If there were such a thing as movie stars any more, Bradley Cooper would be one. In this age of media celebrities, Cooper pursues his craft in roles that embody contemporary social tensions, most impressively as Chris Kyle in American Sniper and now in the culinary character study Burnt.
As Adam Jones, an American who went to Europe at age 19 to study to become a world-class chef, Cooper updates the old-fashioned junior-year-abroad prototype (from the era when young Americans believed in personal global expansion) into the modern entitlement archetype. Adam is introduced as a burnt-out case, having reached the heights of the Paris restaurant scene, but then losing it all through egoistic drug and sex debauchery — also following Graham Greene’s 1960 novel, A Burnt-Out Case, about a cynic who seeks redemption working at a medical mission in Africa.
But Burnt replaces Greene’s expressly Catholic absolution with up-to-the-minute notions about recovery and achievement. Cooper exemplifies this arrogance through Adam’s steely-eyed, frat-boy intensity — the same that made Cooper a box-office celebrity in Wedding Crashers and the Hangover series. It is interesting to see Cooper deepen, and convert, his wastrel image. He makes credible Adam’s sense of regret without losing the arrogance that is always just beneath the surface of his exhaustion — and his inexhaustible artistic (culinary) passion.
Like Adam himself, Burnt is charming mostly for what it ought it to be (like the original Adam?). Metaphorically, the film aligns a civilian’s moral and spiritual quest with its current political equivalent: Success, fame, and power are all that entice Adam; he’s already been awarded two Michelin stars and desperately wants a third to prove his rehabilitation. On his way back to prominence, he has to enlist many of the people he has hurt (rivals Omar Sy and Matthew Rhys), disappointed (infatuated gay hotelier Daniel Brühl), or betrayed (ex-lover Alicia Vikander), and even a new potential victim (aspiring chef Sienna Miller).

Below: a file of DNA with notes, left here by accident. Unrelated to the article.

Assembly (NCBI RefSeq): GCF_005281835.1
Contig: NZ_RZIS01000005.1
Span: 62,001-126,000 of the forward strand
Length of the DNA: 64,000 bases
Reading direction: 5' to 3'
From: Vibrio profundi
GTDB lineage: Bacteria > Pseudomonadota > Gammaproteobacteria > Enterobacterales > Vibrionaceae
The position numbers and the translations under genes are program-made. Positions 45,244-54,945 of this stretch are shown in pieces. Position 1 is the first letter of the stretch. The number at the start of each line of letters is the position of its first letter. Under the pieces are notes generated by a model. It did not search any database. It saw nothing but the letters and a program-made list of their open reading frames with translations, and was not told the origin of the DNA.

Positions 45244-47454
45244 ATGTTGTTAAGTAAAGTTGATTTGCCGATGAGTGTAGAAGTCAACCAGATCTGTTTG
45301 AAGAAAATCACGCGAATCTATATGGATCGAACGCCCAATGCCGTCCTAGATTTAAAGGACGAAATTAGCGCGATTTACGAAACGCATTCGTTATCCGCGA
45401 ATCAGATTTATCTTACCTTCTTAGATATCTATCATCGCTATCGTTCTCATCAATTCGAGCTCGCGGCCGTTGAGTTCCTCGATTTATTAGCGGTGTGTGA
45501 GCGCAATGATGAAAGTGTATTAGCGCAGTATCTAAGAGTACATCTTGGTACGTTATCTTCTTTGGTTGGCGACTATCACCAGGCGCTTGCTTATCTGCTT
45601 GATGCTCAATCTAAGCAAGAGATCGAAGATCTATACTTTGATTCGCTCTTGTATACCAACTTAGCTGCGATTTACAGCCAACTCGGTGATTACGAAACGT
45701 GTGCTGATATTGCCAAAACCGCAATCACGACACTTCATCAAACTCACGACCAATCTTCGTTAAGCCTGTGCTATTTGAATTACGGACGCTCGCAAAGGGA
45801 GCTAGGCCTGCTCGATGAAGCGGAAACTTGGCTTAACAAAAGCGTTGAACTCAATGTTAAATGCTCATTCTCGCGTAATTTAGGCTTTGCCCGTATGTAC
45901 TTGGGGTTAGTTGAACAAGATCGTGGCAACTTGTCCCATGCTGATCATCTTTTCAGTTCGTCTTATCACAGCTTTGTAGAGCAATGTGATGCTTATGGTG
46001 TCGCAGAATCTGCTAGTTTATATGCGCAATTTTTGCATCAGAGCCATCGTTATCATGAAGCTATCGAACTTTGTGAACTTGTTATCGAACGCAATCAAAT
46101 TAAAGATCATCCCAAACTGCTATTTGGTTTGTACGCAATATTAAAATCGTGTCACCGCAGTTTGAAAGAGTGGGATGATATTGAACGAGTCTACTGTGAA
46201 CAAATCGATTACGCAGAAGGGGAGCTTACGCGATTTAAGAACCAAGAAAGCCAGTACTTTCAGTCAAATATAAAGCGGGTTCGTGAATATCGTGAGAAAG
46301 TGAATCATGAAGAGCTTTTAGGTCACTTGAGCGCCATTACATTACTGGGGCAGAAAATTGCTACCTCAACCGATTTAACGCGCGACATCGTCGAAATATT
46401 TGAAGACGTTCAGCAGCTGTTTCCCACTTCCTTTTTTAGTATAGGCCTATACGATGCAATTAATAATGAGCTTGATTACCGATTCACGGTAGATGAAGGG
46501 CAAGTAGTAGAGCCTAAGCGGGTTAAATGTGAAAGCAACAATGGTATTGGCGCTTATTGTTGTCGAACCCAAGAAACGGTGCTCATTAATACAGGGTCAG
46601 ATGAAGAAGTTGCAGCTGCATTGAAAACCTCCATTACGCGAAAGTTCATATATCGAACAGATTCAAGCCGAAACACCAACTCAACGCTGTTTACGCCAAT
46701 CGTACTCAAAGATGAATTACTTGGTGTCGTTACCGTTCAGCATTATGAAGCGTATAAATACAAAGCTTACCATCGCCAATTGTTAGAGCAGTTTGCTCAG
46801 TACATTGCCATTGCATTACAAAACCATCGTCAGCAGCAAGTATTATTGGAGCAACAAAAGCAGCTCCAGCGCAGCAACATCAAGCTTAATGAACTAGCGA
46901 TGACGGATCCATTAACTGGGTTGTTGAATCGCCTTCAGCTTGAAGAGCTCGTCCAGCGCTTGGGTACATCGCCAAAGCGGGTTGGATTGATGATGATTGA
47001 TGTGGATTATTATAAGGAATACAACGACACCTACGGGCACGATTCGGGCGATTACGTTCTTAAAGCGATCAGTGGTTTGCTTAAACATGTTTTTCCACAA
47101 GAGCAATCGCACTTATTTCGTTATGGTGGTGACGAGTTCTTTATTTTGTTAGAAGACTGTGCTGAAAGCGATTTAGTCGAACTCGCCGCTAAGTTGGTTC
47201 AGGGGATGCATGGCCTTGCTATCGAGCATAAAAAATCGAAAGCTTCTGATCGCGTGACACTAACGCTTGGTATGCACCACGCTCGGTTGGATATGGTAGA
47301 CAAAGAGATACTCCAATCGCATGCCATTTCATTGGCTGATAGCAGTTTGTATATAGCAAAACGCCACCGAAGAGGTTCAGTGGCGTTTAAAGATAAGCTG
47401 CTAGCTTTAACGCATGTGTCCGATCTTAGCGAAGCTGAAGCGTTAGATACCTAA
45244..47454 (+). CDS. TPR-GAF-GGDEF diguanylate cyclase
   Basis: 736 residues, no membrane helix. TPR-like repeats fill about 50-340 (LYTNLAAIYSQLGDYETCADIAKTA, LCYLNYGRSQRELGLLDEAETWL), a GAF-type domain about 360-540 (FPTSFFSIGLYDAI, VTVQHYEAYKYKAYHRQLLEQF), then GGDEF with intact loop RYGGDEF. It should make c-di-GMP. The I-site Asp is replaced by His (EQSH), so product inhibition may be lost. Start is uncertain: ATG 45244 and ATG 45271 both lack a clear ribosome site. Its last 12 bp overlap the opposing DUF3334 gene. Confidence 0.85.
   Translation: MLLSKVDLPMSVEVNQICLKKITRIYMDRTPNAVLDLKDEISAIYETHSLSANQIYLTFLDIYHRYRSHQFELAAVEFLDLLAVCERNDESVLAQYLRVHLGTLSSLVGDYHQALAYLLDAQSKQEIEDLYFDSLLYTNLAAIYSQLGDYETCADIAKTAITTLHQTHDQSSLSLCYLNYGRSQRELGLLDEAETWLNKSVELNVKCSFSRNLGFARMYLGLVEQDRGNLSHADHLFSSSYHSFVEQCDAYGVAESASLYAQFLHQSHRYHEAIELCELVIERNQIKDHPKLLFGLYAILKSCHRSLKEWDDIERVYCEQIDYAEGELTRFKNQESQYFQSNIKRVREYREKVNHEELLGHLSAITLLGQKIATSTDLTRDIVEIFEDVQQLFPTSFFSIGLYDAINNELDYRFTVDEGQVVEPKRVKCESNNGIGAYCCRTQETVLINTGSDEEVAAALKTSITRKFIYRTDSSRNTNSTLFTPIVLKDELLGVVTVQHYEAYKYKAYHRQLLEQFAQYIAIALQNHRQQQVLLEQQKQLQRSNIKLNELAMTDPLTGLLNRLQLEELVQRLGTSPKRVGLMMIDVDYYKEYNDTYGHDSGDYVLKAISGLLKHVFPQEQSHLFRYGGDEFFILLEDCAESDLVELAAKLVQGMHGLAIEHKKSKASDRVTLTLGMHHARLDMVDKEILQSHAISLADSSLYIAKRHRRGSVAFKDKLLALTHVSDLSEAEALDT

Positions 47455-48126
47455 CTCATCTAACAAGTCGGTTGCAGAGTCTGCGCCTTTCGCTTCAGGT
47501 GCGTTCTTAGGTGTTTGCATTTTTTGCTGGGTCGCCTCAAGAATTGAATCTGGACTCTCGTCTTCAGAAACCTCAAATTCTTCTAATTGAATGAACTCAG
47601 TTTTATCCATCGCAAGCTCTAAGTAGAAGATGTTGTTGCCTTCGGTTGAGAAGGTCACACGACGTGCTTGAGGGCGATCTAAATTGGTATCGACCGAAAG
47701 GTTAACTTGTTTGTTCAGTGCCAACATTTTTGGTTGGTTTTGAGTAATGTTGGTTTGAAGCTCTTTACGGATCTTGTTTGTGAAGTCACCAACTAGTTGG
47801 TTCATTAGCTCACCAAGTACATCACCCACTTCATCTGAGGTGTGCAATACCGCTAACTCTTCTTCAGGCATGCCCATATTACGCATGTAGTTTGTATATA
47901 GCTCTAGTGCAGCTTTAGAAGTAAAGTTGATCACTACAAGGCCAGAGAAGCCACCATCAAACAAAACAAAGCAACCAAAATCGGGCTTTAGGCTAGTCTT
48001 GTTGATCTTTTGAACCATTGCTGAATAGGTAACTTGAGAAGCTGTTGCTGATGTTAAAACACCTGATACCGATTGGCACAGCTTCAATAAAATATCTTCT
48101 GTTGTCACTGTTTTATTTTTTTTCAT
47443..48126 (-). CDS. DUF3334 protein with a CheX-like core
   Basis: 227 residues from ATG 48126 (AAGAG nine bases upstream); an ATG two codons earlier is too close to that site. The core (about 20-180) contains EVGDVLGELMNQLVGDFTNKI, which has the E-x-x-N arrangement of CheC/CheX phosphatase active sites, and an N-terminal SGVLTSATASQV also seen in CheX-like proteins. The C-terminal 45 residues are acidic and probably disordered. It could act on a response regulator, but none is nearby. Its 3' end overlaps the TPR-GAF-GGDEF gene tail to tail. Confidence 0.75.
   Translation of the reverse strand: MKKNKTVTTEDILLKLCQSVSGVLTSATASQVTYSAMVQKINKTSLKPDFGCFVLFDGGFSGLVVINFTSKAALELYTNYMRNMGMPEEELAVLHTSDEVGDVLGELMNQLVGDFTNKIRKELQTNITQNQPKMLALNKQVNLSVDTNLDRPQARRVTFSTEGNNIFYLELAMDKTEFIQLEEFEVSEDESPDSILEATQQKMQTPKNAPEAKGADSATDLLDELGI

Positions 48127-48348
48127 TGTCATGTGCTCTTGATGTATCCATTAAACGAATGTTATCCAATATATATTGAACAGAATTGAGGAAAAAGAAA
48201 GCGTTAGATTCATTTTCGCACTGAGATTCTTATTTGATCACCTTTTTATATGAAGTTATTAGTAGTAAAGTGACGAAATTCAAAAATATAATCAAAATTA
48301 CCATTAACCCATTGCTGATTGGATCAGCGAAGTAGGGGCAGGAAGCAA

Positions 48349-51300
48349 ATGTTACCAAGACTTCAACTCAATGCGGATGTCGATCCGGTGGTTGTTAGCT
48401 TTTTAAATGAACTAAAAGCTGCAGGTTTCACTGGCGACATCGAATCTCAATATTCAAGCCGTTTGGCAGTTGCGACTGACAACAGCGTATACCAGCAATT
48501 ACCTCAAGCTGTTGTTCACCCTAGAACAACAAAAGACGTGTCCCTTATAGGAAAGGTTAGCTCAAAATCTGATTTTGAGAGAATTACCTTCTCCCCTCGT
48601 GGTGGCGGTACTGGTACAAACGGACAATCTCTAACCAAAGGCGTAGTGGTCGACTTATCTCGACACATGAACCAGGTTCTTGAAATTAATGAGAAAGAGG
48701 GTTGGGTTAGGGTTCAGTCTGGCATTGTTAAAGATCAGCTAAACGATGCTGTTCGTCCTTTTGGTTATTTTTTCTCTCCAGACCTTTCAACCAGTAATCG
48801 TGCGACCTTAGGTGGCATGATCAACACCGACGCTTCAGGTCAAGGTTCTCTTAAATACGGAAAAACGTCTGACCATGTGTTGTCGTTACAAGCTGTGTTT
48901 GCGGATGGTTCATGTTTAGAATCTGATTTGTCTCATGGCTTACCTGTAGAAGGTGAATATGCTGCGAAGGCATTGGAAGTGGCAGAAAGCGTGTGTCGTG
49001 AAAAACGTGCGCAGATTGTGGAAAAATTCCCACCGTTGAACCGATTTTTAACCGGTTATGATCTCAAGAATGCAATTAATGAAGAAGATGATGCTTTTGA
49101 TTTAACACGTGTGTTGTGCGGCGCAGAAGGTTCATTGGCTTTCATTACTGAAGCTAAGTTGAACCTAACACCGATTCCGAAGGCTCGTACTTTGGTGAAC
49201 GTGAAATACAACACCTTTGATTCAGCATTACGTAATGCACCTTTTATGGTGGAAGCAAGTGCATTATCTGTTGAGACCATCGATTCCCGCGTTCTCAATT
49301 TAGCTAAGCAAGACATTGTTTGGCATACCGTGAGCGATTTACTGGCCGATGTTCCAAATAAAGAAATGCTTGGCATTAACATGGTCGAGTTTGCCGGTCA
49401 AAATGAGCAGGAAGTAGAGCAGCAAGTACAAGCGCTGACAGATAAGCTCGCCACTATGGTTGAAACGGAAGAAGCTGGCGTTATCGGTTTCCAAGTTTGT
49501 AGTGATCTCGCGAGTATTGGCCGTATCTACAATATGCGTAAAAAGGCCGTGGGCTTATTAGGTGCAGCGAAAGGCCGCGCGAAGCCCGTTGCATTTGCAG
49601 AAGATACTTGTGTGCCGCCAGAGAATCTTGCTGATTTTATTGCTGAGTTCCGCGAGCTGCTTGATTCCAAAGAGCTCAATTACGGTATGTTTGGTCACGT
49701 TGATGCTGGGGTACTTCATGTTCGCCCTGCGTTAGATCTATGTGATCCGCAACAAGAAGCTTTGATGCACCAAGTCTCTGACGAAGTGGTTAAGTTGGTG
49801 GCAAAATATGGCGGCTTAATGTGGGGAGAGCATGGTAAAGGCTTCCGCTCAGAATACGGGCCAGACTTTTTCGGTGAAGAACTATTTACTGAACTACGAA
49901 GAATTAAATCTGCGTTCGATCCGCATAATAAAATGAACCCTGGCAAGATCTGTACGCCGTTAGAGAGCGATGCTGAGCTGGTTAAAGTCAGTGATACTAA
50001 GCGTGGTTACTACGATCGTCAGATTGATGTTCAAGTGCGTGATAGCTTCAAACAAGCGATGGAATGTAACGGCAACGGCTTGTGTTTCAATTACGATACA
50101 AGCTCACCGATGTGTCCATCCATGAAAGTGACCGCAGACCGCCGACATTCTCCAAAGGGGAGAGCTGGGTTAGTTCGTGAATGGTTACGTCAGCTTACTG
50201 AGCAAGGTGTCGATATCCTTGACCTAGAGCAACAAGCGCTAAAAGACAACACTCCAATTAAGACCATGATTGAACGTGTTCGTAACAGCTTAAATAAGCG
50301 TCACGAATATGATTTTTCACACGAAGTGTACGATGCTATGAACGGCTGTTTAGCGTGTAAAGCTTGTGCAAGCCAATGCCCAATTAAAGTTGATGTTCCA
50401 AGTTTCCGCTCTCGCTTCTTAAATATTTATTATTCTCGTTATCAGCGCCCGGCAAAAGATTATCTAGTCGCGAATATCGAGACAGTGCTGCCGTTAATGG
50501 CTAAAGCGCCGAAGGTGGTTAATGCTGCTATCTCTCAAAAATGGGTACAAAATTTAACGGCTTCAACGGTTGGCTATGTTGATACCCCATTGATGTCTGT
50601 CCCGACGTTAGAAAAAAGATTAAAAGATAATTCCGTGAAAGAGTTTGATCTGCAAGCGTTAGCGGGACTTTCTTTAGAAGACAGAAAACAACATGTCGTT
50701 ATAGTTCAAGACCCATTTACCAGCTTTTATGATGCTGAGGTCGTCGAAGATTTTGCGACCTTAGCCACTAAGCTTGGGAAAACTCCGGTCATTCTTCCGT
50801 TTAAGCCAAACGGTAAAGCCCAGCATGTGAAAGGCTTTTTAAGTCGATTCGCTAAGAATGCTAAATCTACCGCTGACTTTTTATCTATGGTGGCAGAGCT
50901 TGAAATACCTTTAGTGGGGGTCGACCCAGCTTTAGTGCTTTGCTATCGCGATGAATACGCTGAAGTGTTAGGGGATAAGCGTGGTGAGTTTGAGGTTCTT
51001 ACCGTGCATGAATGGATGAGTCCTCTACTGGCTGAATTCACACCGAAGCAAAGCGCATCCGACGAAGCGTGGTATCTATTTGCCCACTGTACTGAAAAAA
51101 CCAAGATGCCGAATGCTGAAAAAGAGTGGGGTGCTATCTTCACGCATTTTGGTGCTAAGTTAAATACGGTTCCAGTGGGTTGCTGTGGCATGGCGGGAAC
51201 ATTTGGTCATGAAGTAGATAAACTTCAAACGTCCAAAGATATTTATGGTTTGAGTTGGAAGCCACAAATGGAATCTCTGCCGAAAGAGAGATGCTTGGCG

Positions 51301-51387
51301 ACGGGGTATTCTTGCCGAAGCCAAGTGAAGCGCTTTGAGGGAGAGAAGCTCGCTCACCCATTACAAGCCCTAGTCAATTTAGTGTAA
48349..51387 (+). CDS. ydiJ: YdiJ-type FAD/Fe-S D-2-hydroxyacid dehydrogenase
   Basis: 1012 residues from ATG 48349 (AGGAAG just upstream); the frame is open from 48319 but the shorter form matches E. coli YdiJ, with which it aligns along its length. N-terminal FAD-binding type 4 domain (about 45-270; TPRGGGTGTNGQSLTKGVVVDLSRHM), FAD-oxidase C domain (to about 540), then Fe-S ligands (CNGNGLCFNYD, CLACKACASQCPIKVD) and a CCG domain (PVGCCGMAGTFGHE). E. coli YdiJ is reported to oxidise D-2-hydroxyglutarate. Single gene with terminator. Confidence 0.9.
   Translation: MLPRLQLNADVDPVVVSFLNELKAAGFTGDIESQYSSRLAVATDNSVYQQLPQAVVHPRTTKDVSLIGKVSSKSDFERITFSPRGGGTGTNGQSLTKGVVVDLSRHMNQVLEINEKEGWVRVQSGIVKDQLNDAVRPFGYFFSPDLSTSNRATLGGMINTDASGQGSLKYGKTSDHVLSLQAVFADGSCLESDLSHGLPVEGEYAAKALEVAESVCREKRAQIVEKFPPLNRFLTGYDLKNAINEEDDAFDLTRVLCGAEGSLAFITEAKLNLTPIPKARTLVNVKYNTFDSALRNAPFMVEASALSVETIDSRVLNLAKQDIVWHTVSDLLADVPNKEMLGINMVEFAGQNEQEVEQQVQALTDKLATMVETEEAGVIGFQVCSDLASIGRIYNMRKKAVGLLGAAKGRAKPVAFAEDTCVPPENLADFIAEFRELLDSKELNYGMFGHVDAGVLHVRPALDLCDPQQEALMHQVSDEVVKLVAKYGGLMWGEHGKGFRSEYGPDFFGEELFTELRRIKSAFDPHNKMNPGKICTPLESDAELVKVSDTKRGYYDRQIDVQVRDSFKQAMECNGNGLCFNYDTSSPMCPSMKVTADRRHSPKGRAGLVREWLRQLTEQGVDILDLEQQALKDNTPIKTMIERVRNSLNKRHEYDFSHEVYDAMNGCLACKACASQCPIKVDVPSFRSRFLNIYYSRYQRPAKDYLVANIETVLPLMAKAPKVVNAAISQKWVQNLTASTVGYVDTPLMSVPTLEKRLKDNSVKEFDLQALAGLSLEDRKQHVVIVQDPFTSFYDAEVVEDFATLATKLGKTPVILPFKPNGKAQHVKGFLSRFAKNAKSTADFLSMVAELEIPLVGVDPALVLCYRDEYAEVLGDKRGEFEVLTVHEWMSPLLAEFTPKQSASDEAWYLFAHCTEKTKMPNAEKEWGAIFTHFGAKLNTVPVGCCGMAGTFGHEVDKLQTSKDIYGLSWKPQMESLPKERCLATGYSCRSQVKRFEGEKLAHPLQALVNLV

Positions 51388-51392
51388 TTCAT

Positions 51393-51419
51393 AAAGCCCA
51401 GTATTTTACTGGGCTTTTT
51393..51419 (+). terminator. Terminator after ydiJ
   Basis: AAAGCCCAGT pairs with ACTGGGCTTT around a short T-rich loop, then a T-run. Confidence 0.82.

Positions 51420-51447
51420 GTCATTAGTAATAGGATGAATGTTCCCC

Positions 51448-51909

When a populist filmmaker like Steven Spielberg goes bad, as in Lincoln and Bridge of Spies, it’s restorative to see a film — and an actor — get personal politics right.
Adam’s path recalls a political candidate’s in the way his ruthless search for approval matches our era’s unique self-involvement and social isolation. Only a few recent films have addressed this Millennial phenomenon — Eli Roth’s Knock Knock, for example, and Sebastian Silva’s Nasty Baby, each of them satirizing the self-satisfaction behind our social and spiritual polarization. But Cooper has the good actor’s gift for making this crisis especially felt. It’s the same recognizable force and inner strength he brought to American Sniper’s enigmatic heroism. (Burnt reminds me of the frustration that American Sniper wasn’t more properly titled American Sharpshooter.)